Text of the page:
Let’s Break this Bread and Eat

In my family, we start each meal with a saying many of you have heard: “Let’s break this bread and eat!” It’s a phrase deeply embedded in my meal-time traditions, but it spans history. A phrase that encapsulates the power of food to bring us together in the present day, while also maintaining the stories of the past. The foods we pass down are not just recipes—they are stories of our shared history, connecting generations through a common thread of community and nourishment.

There is something deeply vulnerable and reverent about breaking bread with our loved ones. It’s a time to share: the time it takes to caramelize onions, the sting of grease splattering off a pan, the generations of love that have passed down in each handwritten recipe. This awareness settles on my shoulders as I stand in a typical New York micro-kitchen cooking for my chosen family, who have loved and guided me throughout my time in New York. I feel the weight of responsibility that comes with carrying the culinary stories of my family and a deep appreciation for the stories my friends share and bring to the table.

Eating food has brought the three of us together but sharing a meal—breaking bread—has helped us understand one another. Once a month, we gather to share a “penne for our thoughts” and cook a dish from our lives. Sometimes it’s a new recipe we want to try or an old one we know by heart. More often than not, we share the dishes we were taught from our mothers and grandmothers, ones that have been passed down and are suffused with memories.

To protect its secrecy, the recipe has been verbally transcribed through the years.

This month, I shared a dish that has been a constant presence in my childhood and one that greets me upon every visit home. Although the recipe is in my grandmother’s writing, it comes from my grandfather’s family in China. Lap cheong rice, a rice dish with Chinese sausage, was one of the first, and most eaten, meals he shared when he married my grandmother and combined their families in Southern California. He taught his new daughters—my mother and aunt—various dishes as they blended their backgrounds, cultures and families. Over time, we’ve explored various ways to incorporate more and more and more and more chili crisp to break that infamous stereotype that white people can’t handle spice. No matter the spice level, the dish serves as a reminder of who raised me, the stories and lives my grandparents lived, and the stability in community, connection and tradition that prevail.

As I serve and share this meal far away from my grandparents, I am reminded of how this recipe has brought my grandparents together, despite varied backgrounds, cultures, race and circumstances, just as I am brought together with those I love today. The dishes my friends have chosen to share are steeped in memories, love and connection, too. We share a meal together at least once a month, sharing our traditions of home and family with one another because we are far from ours.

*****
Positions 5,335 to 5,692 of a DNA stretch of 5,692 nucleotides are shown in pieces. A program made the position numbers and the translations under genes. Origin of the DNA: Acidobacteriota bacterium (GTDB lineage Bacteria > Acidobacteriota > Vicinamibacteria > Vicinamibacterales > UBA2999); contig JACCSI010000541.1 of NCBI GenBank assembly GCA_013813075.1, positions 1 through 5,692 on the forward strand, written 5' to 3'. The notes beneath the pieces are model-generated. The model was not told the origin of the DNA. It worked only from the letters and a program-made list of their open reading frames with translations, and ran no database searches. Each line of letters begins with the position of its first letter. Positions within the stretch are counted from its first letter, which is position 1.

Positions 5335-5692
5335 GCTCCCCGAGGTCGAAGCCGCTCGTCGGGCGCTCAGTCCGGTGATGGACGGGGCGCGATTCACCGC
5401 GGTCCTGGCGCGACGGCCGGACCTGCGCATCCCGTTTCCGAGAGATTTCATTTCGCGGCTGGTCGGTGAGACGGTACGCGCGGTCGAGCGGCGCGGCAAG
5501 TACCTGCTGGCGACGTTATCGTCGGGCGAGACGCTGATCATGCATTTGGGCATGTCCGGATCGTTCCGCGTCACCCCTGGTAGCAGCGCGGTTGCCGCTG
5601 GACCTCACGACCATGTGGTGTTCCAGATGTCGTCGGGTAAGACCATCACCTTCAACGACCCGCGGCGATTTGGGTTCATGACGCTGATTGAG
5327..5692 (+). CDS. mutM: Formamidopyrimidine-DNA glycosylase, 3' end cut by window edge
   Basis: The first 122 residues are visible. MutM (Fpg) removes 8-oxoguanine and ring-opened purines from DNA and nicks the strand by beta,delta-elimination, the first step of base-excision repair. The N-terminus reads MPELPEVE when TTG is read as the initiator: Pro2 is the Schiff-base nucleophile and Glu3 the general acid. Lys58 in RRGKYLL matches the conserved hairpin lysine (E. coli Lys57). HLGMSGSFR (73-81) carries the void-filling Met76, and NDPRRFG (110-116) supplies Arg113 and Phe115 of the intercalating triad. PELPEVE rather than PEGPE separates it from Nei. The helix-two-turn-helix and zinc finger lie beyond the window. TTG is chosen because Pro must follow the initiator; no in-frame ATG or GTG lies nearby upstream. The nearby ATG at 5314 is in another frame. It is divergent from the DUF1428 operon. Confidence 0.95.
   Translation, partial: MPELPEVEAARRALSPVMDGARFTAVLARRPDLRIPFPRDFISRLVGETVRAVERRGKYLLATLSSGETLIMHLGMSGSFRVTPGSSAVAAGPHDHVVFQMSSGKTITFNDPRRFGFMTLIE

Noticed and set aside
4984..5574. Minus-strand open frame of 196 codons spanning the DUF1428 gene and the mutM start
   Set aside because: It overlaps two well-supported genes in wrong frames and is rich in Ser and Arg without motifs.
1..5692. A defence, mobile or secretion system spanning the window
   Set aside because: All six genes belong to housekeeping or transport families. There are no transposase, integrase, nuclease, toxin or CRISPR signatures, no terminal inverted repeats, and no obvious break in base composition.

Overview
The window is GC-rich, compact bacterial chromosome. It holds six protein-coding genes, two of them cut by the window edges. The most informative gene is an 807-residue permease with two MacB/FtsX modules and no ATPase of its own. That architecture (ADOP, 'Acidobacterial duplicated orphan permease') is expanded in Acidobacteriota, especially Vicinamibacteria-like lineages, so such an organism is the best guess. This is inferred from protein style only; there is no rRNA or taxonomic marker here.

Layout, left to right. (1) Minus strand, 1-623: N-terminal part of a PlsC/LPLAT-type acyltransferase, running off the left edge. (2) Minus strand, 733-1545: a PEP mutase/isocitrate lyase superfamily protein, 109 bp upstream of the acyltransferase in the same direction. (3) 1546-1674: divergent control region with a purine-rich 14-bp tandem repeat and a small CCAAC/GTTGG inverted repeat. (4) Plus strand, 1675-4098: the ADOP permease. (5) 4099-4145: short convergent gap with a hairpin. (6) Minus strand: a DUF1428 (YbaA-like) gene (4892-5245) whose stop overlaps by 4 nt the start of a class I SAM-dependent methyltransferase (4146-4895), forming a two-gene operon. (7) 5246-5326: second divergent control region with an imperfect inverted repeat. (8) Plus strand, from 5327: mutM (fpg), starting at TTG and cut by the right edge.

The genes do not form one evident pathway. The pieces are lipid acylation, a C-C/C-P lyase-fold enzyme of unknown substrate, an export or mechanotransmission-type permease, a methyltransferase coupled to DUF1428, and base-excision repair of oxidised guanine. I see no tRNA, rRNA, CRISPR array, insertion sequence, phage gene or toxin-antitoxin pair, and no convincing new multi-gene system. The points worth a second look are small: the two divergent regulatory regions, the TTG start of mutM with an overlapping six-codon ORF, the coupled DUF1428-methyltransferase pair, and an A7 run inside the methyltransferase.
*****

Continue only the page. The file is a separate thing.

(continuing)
Often, when Elaine cooks, she tells us how she learned the recipe from her mother: the techniques learned from working in restaurants, tips on how to find the freshest product, and when to know the pan truly is hot enough. Her family’s food is deeply connected to meaningful moments and there are specific meals for specific occasions. When Elaine’s mom visits New York, she makes miyeok guk, a Korean seaweed soup, and freezes it in batches so she will always have it for her birthday and Lunar New Year.

On special occasions, Belle cooks pernil, Puerto Rican pork shoulder, with her grandmother’s secret recipe. There are no written directions. To protect its secrecy, it has been verbally transcribed through the years. The first time Belle made it was when she was alone and homesick during the pandemic, so it was done over FaceTime. To this day, it has been committed to memory. But for our meal this month, Belle makes a dish from her abuela’s cookbook, a gift given to all of her grandchildren upon graduation.

Despite us all being away from the makers and teachers of our recipes, we find connection to our heritage through our meals and community in those who cherish and appreciate what we bring to the table.

Our cooking routine across the past few years has provided a window into our past, our histories and how we’ve become the women we are today. It is impossible to see our dinners as just meals; they are a celebration of friendship, a reminder that despite the physical distance from our homes, a sense of belonging can always be found with the breaking of bread.

Natalie Green, MSW, is a doctoral student and research associate at The Center for Health and Aging Innovation at NYU’s Silver School of Social Work.

Photo caption: Lap Cheong Rice

Photo credit: Shutterstock/chaechaebyv